Now for the real gripes. The inset pad eye moldings represent one of the most ill-conceived "refinements" ever designed into a kayak. As most users will use aftermarket seats that attach with brass snap hooks, most users will sooner or later come to the same conclusion. The idea for the insets must have been streamlined appearance, or, possibly strengthening the pad eye mount points with complex curves. BUT, a seat supporting brass snap hook attached into this depth will exert abrasive and leveraged forces to the kayak hull and to the pad eye. The result will have to be worn areas or holes and/or broken pad eyes. Before I could even go on a maiden voyage, I had to attach loops of nylon line through the pad eyes, to which the brass snap hooks can attach. This allows the snap-hooks to ride 3 to 4 inches away from the pad eyes, where they do not contact the kayak. I resent having to do this. I will consider adding a new set of pad eyes in the future.
There are a number of problems related to the rudder system. I could have done without the rudder, but recognize its benefits for bad conditions or use with a sail. At any rate, it was part of the deal.
Problem #1: The rudder sat about 15 degrees off of vertical alignment with the boat. It turns out the 2 threaded insets in the hull for the mount are not lined up vertically (and are both slightly to the right). This kind of careless workmanship drives me nuts. Used a moto-tool to grind one of the holes in the mount bracket to a slight oval, so the rudder now stands upright.
Problem #2: When the rudder is retracted, there's nothing to keep it from abrading the kayak. In fact, there was already a worn area when I got the boat, from rudder blade vibration and movement.
Problem #3: There's nothing to keep the retracted rudder blade stationary when paddling. This makes it impossible to alternately brace the feet for most powerful paddle strokes. I temporarily solved #2 by putting a self-adhesive 1/8" rubber pad over the contact area. I have ordered a $3 V-block which may solve both #2 and #3.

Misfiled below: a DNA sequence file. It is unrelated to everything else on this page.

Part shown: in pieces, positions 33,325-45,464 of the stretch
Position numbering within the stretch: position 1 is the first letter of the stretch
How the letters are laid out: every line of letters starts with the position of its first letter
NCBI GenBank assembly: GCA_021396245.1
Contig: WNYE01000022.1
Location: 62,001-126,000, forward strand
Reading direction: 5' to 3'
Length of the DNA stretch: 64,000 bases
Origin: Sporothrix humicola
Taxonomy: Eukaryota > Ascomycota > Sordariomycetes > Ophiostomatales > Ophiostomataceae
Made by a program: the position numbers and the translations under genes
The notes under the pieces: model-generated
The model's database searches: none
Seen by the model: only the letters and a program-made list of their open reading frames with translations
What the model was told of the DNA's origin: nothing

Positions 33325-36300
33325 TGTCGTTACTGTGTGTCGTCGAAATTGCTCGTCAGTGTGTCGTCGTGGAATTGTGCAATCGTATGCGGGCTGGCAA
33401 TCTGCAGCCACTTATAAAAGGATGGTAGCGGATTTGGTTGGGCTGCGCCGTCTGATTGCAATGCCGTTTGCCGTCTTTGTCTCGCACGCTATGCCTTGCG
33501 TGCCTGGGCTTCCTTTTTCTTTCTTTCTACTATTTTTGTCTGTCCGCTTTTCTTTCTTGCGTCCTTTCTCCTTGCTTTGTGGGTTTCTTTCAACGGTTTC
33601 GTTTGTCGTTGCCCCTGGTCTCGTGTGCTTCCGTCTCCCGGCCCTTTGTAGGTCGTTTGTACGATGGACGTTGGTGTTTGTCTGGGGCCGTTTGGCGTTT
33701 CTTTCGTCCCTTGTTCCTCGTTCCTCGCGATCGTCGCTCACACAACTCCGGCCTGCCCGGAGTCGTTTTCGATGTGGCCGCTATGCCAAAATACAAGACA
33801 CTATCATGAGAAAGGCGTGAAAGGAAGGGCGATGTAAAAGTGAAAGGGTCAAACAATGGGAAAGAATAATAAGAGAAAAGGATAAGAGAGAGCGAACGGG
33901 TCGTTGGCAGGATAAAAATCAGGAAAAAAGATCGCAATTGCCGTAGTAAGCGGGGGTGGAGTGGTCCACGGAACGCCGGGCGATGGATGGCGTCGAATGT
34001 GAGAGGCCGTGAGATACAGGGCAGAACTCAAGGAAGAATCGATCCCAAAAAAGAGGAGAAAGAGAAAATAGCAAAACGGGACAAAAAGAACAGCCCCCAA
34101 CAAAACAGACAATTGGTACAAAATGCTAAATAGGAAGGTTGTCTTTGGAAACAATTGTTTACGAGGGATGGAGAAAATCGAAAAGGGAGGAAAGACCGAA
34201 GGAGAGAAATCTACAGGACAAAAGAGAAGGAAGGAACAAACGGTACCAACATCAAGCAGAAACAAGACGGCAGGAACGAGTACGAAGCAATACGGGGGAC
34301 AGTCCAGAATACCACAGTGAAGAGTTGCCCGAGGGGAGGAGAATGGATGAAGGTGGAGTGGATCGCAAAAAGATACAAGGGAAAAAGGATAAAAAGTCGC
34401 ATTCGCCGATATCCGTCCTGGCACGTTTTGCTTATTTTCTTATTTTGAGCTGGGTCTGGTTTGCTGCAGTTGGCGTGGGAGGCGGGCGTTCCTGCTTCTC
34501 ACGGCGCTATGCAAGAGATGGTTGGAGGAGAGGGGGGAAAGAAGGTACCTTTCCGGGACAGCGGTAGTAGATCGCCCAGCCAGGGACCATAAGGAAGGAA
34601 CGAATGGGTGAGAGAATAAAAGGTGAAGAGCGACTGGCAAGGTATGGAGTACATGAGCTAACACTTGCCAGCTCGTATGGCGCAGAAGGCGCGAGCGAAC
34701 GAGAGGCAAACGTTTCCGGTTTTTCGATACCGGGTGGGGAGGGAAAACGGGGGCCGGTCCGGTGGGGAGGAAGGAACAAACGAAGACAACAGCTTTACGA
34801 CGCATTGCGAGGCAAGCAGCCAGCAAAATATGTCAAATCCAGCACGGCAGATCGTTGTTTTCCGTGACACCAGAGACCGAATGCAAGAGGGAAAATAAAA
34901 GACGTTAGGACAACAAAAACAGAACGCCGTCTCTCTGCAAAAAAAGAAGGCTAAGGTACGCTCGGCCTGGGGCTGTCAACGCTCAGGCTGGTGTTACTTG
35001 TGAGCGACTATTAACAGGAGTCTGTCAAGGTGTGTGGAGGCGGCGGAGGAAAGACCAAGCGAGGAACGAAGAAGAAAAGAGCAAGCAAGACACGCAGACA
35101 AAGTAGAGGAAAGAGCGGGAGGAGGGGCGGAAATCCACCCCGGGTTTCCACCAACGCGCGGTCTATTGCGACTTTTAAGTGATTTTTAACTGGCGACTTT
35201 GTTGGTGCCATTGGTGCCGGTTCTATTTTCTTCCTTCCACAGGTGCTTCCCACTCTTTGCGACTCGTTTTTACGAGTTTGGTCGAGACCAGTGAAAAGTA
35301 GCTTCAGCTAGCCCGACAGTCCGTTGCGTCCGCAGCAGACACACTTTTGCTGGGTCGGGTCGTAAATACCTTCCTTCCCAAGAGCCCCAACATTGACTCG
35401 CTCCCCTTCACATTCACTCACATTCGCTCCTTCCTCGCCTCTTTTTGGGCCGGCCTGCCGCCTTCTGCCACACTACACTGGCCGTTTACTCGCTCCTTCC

Problem #4: The rudder is not centered when retracted. Sort of unavoidable, due to the large tankwell incorporating the rearward/center area where the deploy/retract cord would normally be routed. Instead, the rudder retracts in line with the right side of the tankwell. Compensate by setting the right foot pedal back an additional notch.
Problem #5: The control cables should be 2 inches longer. I'm 5'9", and have the foot pedals at their furthest positions, and my still-bent knees are just out of my way for paddling. There are about 6 inches of room molded into the foot areas, beyond the furthest foot pedal position; 2 inches of that could/would be used with longer rudder cables.
Problem #6: There are no quick disconnects to allow removal of the rudder assembly. With the unit attached, you can't even flip the boat on the lawn to clean the bottom without abusing the rudder, and especially the mount bracket. I'm going to look for light stainless quick-connect links to put between the rudder eyes and control cables to allow rudder removal. They will also add an inch or so to the cable length, to party address problem #5.
In summary, the Hurricane Phoenix 140 has an excellent hull for general purpose sit-on-top performance, and a great overall design, sullied by some baffling design issues and oversights.